For the Architecture contest of the U.S. Department of Energy Solar Decathlon, teams are required to…
The INhome, Purdue University's U.S. Department of Energy Solar Decathlon 2011 entry, offers a realistic and balanced vision for ultra-efficient housing. The INhome—short for Indiana home—is an innovative, yet practical, house that meets the needs of a typical Midwestern consumer in today's cost-competitive residential market.
The INhome blends technological innovation with functional aesthetics to create a living space that appeals to homeowners. It is practical and cost-effective because of its reliance on passive design, which uses natural processes to reduce heating, cooling, and lighting needs. The Midwestern-inspired INhome demonstrates some of the many ways to live sustainably without sacrificing quality or comfort.
Although the exterior of the INhome could blend in well in a typical Midwestern neighborhood, the house's design includes many special features, such as:
A self-watering biowall with vertically arranged plants
Interior finishes that contain pre-consumer or post-consumer recycled content
A multi-process air purification system that removes airborne contaminants.
The INhome exhibits a number of efficiency technologies in its mechanical systems—all of which can be effectively and economically implemented in residential applications. These include:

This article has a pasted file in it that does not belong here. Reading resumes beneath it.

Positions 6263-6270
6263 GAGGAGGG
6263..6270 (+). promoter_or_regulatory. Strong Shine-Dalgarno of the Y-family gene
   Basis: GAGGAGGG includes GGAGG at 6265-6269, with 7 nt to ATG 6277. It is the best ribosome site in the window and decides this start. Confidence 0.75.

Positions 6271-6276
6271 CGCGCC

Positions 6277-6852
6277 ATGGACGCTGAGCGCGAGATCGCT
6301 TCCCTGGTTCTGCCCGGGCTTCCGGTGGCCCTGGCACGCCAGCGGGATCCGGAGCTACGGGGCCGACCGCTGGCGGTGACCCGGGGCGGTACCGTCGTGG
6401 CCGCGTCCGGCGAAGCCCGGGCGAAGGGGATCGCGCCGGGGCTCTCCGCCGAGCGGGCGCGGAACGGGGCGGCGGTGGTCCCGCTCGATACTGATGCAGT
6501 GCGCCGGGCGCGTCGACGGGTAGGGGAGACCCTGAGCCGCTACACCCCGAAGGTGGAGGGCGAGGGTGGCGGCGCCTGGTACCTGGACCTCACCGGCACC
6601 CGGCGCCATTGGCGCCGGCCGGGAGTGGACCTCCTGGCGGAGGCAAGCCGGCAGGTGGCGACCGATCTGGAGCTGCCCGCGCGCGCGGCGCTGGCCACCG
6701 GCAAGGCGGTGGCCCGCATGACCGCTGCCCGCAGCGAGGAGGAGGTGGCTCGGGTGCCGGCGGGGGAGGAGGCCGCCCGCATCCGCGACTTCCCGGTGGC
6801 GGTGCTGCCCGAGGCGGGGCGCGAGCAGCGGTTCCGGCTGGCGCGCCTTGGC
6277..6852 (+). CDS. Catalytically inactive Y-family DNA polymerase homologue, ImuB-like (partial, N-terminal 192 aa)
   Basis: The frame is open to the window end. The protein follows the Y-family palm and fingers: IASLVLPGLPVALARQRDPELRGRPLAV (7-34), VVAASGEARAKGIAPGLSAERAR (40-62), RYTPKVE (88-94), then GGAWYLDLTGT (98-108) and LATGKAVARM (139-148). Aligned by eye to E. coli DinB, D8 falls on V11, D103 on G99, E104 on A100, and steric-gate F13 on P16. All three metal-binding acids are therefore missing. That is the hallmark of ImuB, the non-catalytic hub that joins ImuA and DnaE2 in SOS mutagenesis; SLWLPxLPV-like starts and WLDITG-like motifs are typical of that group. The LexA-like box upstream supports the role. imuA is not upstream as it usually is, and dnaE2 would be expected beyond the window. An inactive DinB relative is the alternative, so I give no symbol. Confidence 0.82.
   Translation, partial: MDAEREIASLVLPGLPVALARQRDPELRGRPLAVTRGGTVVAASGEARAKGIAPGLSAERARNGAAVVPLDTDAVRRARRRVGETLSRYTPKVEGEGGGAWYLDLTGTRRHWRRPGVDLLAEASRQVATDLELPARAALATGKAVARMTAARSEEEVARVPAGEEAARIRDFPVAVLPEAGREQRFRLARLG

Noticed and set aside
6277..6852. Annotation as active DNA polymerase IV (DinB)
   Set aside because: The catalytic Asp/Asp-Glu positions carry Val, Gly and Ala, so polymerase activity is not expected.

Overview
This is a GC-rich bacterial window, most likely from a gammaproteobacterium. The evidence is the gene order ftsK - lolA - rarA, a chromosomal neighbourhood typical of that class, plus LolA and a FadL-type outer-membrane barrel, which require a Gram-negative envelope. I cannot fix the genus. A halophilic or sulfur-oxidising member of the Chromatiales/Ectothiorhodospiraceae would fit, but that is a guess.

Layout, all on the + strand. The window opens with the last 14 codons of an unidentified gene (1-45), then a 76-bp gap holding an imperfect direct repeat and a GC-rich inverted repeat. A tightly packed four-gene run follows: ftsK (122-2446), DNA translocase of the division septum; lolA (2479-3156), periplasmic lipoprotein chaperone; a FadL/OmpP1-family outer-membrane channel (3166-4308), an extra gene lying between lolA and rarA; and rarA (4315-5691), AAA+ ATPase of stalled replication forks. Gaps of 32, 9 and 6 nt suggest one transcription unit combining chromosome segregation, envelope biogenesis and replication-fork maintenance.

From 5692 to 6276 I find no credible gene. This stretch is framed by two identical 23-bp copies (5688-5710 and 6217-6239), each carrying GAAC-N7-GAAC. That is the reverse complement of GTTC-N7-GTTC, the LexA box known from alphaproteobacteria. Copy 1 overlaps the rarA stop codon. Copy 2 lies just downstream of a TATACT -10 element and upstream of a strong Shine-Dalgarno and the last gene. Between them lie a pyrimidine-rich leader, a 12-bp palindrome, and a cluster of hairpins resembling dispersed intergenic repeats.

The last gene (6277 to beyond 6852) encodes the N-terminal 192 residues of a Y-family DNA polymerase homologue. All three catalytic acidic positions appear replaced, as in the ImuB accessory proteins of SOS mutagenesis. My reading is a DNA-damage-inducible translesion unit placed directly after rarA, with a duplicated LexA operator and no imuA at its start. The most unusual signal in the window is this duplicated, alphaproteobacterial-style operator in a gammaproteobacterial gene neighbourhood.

An air-to-air heat pump that serves as the primary heating and cooling source
A heat pump hot water heater that uses the ambient air inside the house to produce hot water
Carefully placed ductwork that allows for conservation of warm and cool air as it is distributed throughout the house.
The INhome's target client is a young professional couple, currently without children, in the market for a home in Indiana. The house, which is divided into private and public spaces, features a master bedroom with access to a west-facing porch. The full bathroom includes two sinks so multiple residents can use the space simultaneously. An extra room provides space for a home office or second bedroom.
After the Solar Decathlon, the INhome will be placed in an existing neighborhood in Lafayette, Indiana, as part of a broader revitalization effort. The team will work with a nonprofit community organization so that a local family can live in it. Although the INhome will be a private residence, it will also be used for educational outreach and long-term monitoring to validate its performance.
Description from the architects